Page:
The resort and restaurants make changes in anticipation of winter
With season passes selling quickly online, the skiing and snowboarding public appears eager as ever to hit the slopes. But like with many things in COVID-times, things are going to look and operate a little bit different in Sun Peaks this year.
As a way to limit the amount of people on the hill at any given time, Sun Peaks Resort LLP (SPR) is limiting the number of season passes it sells.
According to SPR, as of Sept. 14, over 80 per cent of the allocation is already sold.
Aidan Kelly, chief marketing officer for SPR, said the resort does not plan on following Whistler Blackcomb’s (WB) footsteps by setting up a reservation system.
In late August, the conglomerate that owns WB —U.S. company Vail Resorts— announced that WB skiers will have to pick ski days in advance.
“We don’t feel that it’s a good guest experience, to be on a reservation system, so our hope is that we’re able to avoid having a reservation system by limiting the number of passes that we sell,” explained Kelly.
The resort has been able to manage guest numbers this summer the same way.
A big change at SPR this year will be the installation of RFID scanners.
The scanners allow skiers and riders to ride through turnstiles provided they have a proper pass. This cuts back on the need for ticket checkers.
Kelly said installing them was a long-time coming, but that the pandemic accelerated the process.
“It provided a bit of a final push…just due to the efficiencies that you can create,” he explained. “It was something we’ve been looking at very closely and then COVID was able to push the project through because it made sense.”
Kelly added the resort is putting its focus on its core offerings this year, meaning specifically its chairlifts.
He added there may be some reductions in terms of restaurant offerings or “ancillary” activities such as the bungee trampoline.
The changes will be taken with “capacity management” in mind, he explained.
“We’re just kind of working on what that looks like now.”
SPR also confirmed that while the new Crystal chairlift will be operational, the West Bowl T-Bar will not open this year due to operational and maintenance issues.
Overall, Kelly said the summer went well, and allowed the resort to learn a tremendous amount in preparation for its busy winter season.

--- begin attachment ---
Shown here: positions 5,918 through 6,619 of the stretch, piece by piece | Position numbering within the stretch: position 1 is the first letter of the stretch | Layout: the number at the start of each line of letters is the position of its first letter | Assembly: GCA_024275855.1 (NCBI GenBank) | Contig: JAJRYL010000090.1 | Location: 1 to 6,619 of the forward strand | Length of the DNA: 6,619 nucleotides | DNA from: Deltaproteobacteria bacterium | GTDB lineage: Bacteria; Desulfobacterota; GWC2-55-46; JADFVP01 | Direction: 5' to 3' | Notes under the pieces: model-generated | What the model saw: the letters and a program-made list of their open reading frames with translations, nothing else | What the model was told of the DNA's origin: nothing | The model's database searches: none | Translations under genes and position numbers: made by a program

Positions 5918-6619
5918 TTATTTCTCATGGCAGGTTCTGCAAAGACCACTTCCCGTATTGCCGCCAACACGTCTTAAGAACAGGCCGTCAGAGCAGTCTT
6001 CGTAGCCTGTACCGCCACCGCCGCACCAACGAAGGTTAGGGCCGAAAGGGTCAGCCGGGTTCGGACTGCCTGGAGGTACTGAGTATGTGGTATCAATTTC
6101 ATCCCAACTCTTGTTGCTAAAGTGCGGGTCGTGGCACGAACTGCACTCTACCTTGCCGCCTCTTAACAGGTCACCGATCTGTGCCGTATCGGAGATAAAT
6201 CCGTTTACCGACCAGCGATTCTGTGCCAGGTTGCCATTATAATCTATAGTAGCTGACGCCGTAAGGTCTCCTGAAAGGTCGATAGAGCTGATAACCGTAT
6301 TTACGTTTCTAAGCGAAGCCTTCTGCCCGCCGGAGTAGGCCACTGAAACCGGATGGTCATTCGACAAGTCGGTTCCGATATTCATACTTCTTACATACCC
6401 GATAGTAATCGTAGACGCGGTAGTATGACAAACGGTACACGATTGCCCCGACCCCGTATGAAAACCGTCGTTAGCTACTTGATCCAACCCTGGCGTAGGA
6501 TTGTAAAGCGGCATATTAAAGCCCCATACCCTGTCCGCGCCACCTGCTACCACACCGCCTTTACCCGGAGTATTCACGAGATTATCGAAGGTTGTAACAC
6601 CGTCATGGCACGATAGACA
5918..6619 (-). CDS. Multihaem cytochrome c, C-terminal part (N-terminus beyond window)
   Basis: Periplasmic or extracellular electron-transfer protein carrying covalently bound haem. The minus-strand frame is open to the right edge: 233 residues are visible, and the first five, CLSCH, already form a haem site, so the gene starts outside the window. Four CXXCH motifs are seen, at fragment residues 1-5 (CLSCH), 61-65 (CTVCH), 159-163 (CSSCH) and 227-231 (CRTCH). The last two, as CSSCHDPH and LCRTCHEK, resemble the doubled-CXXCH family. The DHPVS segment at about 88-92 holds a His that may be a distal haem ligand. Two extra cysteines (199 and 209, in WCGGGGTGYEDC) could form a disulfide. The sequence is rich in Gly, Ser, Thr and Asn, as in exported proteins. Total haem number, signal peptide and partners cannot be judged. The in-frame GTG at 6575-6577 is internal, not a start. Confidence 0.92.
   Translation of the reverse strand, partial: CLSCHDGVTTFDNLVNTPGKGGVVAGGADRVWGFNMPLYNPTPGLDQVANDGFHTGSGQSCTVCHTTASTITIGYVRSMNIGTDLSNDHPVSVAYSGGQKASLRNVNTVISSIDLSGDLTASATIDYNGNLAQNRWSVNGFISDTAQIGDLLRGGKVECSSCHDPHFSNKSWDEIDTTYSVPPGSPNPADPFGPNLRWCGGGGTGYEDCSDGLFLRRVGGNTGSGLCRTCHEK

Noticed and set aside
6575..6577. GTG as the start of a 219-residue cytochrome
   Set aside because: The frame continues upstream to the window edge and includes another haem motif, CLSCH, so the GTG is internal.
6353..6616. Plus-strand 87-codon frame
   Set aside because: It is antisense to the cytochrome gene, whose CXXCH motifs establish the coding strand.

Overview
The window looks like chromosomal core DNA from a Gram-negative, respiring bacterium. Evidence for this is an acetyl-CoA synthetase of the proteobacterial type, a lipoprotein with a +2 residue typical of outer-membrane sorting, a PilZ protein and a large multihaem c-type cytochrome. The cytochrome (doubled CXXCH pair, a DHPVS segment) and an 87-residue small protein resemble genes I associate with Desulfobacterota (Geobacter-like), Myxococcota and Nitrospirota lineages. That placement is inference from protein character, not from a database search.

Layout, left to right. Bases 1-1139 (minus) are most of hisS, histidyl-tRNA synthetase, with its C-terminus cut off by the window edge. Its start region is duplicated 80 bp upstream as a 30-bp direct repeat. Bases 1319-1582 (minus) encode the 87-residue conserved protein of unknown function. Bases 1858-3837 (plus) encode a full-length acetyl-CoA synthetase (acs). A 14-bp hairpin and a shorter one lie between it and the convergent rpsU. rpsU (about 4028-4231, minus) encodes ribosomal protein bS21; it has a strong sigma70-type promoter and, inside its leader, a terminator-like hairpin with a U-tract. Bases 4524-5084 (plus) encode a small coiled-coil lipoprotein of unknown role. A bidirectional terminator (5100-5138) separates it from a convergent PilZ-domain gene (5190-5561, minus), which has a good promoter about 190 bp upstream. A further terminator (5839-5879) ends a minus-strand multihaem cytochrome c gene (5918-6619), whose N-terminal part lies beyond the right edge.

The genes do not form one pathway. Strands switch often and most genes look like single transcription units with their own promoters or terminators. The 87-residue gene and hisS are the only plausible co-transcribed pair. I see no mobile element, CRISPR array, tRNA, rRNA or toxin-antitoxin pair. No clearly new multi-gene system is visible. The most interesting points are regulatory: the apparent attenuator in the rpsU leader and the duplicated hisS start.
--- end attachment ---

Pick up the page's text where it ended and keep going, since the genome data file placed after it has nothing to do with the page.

He added that guests were happy with the approach.
“It was unbelievably helpful for us in planning what the winter looks like,” Kelly said of the summer season. “It gives us a really strong level of confidence that winter is going to be really successful. All of our guests that came through were super stoked.”
New requirements on bars and restaurants will also mean changes for Sun Peaks establishments.
Following a spike in cases over the Labour Day weekend, provincial health officer Dr. Bonnie Henry announced new provincial orders banning the sale of alcohol in all bars, pubs and restaurants past 10 p.m.
Venues are also required to close by 11 p.m. unless they are offering full meal service (they are not permitted to serve alcohol past 10 p.m.).
Bottoms Bar & Grill owner Nathan Cross said the directive will affect operations, but that he understands the rationale.
Prior to the order, Bottoms had been offering service until midnight two nights a week.
He said that ensuring that patrons abide by social distancing guidelines is more challenging when it gets late.
“That’s definitely where the issues come from,” he said. “People have a drink and you have to govern them more.”
Cross added that Bottoms staff have been working hard to ensure the public abides by social distancing guidelines.
“It’s difficult just in that sense that the servers are constantly having to remind people,” he said. “It’s just a lot more people maintenance.”
Bottoms will take a three week break starting Sept. 28, with plans to open up in mid-October. In the meantime, Cross will be busy building new dividers and helping install a covered tent on the patio that will provide outdoor seating this winter.
He noted the winter season is the “bread and butter” for local businesses.
“It’s going to be difficult to get to the amount of seats we have right now,” he said.
Joel Barde is a reporter hired by SPIN through the Local Journalism Initiative, a federal program created to support news in small communities like ours.